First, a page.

Poem and more poetry

I love that expression “a day late and a dollar early” although I’m not quite sure what it means. In any case, I’m a day late with today’s Monday poem because I’ve been helping with the book launch for the Community of Writers 50th Anniversary poetry anthology, Why to These Rocks.

That event will be a virtual reading on March 11, with Forrest Gander, Robert Hass, Brenda Hillman, Greg Pardlo, Evie Shockley and others, each reading a poem from the anthology. I’ll be emcee. It will be live on March 11 at 6:30 pm and  you can register here. I think it will be an extraordinary event.

In any case, I am including a poem here that didn’t make it into the anthology, but one that I think captures some of the spirit of the Community:

Temblago

When Galway gets up to pee in the night he finds Temblago,
an imaginary place somewhere in France
that doesn’t exist anymore, a small country, rocky,
whose people, also called Temblago, are so
tenacious, the word has come to mean holding fast,
the way a piton clings to rock. When I get up,
I find one more mosquito bite in the soft indentation
of the inner arm. David says that insects are fantastic
that their name, “in sections” derives from how they are made,
many tiny sections, how even the tiniest insect, even a mite
has the same organs we do: a mouth, an anus,
reproductive organs, a digestive tract. We should think
about that instead of swatting it. He shows us an antlion,
a mysterious, armadillo-like bug with the miniature claws
of a dust-colored lobster, how it digs holes in the friable floor
of the forest, the grains at the exact angle of repose,
so when an ant falls in, it can’t scramble out; its frantic
legs alert the antlion who grabs it and devours it.
He demonstrates, dropping a carpenter ant into a thumb-sized depression.
We see the antlion’s claws grab hold. David scoops up
the tiny antlion and it’s prey, lets the ant go,
and holds the antlion in his palm, before dropping it
back in its hole. Antlions have a hard time, he says,
their metabolism is slow and very few ants
fall into their holes. They reproduce painfully slowly,
they turn have their chitonous into gossamer.
So I think about being nicer to insects, but still
I swatted the one that landed on me in the hammock,
just when my eyes were beginning to close, because
it was starting to suck my blood and that really seemed
like an act of insect aggression. Brenda says
she’s been trying to pin Bob down
about the wildflower walk, and I think
what that must be like, trying to pin Bob down, Continue reading “Poem and more poetry”

Cherries

While there are many wonderful blackberry poems,  I know only three poems about cherries, all from previous centuries–one by Thomas Campion, one by Robert Herrick, and this one, by D. H. Lawrence, that Larry mentioned as we were eating the exceptionally sweet cherries of this summer:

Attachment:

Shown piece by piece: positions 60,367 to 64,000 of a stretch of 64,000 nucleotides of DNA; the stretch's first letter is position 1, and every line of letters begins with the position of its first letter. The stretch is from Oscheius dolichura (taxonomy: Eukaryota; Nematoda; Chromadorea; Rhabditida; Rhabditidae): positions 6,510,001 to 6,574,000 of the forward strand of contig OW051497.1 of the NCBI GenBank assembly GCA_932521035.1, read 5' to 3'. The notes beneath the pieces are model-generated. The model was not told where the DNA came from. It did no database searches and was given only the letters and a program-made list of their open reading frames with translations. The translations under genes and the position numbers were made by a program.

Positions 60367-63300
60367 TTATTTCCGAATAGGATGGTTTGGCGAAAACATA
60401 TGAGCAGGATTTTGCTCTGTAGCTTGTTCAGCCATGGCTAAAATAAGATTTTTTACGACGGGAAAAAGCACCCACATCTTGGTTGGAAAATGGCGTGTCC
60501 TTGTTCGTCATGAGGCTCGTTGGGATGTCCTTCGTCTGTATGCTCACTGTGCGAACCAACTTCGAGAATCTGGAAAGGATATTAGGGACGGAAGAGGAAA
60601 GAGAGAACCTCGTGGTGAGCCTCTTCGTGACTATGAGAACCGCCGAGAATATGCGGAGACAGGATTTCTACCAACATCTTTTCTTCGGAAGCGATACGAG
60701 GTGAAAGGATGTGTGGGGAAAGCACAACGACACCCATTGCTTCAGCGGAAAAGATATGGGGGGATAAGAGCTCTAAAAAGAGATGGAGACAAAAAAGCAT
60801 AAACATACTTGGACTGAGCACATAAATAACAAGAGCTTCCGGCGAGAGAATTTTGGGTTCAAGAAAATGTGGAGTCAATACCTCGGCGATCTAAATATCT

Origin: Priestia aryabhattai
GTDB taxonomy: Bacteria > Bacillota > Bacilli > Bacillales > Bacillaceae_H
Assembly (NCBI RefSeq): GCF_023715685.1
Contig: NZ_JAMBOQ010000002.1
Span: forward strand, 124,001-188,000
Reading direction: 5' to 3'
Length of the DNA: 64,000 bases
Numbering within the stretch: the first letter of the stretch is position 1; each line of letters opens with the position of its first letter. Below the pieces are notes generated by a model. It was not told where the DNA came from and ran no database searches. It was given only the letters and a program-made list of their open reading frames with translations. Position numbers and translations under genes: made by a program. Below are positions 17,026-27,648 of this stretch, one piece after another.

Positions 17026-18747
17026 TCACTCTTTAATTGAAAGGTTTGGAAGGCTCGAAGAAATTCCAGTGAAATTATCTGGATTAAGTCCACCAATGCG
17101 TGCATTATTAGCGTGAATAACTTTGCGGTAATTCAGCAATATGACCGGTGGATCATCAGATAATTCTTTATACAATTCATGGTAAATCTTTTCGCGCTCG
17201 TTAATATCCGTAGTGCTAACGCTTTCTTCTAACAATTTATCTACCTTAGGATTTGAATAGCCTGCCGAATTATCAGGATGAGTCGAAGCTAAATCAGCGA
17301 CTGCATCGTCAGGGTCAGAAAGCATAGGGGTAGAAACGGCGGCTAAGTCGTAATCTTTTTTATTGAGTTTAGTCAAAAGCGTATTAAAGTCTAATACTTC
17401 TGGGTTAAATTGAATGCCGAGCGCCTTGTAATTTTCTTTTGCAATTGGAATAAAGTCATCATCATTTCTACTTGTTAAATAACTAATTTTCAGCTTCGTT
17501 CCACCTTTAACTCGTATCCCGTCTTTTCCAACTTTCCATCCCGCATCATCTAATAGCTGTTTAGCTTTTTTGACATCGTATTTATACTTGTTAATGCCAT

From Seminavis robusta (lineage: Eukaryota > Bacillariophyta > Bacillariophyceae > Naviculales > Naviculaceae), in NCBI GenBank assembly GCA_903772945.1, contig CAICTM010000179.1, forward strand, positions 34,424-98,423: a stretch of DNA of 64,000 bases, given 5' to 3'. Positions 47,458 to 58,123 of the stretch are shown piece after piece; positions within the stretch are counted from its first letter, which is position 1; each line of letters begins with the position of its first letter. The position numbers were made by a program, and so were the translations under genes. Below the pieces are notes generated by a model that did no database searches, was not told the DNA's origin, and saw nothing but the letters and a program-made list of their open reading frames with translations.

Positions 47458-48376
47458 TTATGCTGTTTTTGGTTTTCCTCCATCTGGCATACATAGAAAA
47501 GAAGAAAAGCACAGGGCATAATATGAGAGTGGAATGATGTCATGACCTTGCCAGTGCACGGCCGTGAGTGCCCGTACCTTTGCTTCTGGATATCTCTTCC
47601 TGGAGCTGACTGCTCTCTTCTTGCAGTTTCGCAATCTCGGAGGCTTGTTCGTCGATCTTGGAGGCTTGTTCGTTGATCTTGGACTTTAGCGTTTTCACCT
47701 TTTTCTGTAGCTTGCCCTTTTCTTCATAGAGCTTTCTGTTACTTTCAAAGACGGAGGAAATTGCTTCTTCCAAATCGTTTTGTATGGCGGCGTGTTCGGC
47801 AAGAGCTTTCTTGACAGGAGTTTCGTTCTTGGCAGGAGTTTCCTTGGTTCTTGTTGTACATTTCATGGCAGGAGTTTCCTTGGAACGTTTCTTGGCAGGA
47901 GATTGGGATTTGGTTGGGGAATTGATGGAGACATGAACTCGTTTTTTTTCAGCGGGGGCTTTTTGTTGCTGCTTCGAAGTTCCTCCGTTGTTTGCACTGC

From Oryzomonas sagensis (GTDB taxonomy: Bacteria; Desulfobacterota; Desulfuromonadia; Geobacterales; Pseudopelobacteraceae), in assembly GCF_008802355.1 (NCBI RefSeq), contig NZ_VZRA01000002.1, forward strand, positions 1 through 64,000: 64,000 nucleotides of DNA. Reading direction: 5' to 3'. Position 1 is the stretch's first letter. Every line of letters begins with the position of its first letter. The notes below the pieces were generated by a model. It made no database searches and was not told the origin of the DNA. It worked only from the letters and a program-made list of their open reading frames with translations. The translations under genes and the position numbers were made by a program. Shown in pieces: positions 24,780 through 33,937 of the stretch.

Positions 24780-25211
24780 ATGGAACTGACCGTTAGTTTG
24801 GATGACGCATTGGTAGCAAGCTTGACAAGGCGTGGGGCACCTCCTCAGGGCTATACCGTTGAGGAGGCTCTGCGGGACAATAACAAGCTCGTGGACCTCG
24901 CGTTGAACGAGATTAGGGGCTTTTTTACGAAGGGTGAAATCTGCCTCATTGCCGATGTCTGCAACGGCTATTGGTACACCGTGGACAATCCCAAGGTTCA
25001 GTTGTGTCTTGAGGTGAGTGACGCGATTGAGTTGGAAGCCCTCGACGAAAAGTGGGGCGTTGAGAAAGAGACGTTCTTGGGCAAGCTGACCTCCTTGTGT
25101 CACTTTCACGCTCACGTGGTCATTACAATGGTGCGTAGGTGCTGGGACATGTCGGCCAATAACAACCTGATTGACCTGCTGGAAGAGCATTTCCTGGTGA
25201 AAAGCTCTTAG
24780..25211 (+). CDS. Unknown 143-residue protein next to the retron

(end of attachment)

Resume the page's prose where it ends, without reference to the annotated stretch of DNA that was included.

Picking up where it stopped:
The Cherry Robbers

Under the long, dark boughs, like jewels red
In the hair of an Eastern girl
Shine strings of crimson cherries, as if had bled
Blood-drops beneath each curl.
Continue reading “Cherries”

An occasional poem

robert-hassI wasn’t looking specifically for a Thanksgiving poem, and this one might not be to everyone’s taste, but I like its realism–the confusion of emotions amid the celebration:

The Feast

The lovers loitered on the deck talking,
the men who were with men and the men who were with new women,
a little shrill and electric, and the wifely women
who had a repose and beautifully lined faces
and coppery skin. She had taken the turkey from the oven
and her friends were talking on the deck
in the steady sunshine. She imagined them
drifting toward the food, in small groups, finishing
sentences, lifting a pickle or a sliver of turkey,
nibbling a little with unconscious pleasure. And
she imagined setting it out artfully, the white meat,
the breads, antipasto, the mushrooms and salad
arranged down the oak counter cleanly, and how they all came
as in a dance when she called them. She carved meat
and then she was crying. Then she was in darkness
crying. She didn’t know what she wanted.

Robert Hass, from Praise

An  Elegy

elephantsA friend leant me Inventions of Farewell, A Book of Elegies, by Sandra Gilbert. This is a wonderful collection and in the introduction she references a passage on “elephant grief” from Fragments on the Deathwatch, by Louise Harmon, which in turn cites a National Geographic article about the mourning behavior of a herd of elephants after the death of an old bull. The elephants “approached his body by twos and threes, ‘sweeping their trunks slowly over him, not touching him for the most part but maintaining an inch of distance between his skin and the moist tips of their trunks. The ritual was more impressive for its silence.’ ’’  Continue reading “An  Elegy”

Gadgets, writing, and domestic tranquility

I am a sucker for kitchen gadgets–for me the Williams Sonoma or Chef’s Catalog is a kind of kitchen porn. Many of them aren’t worth the trouble, but I have two onion gadgets that really work: the onion keeper and the onion dicer.

IMG_1495The onion keeper I picked up one day in the supermarket. It’s a plastic onion-shaped container that opens in the middle with a twist. You put an open onion in it, twist it shut, and your onion is saved without smelling up the fridge.

The dicer has three sets of blades, two of which (rough dice and fine dice) can handle onions. There’s also a slicer blade, which I sometimes use for mushrooms. But it’s the onion dicing that is the real timesaver, especially when you have multiple onions to dice.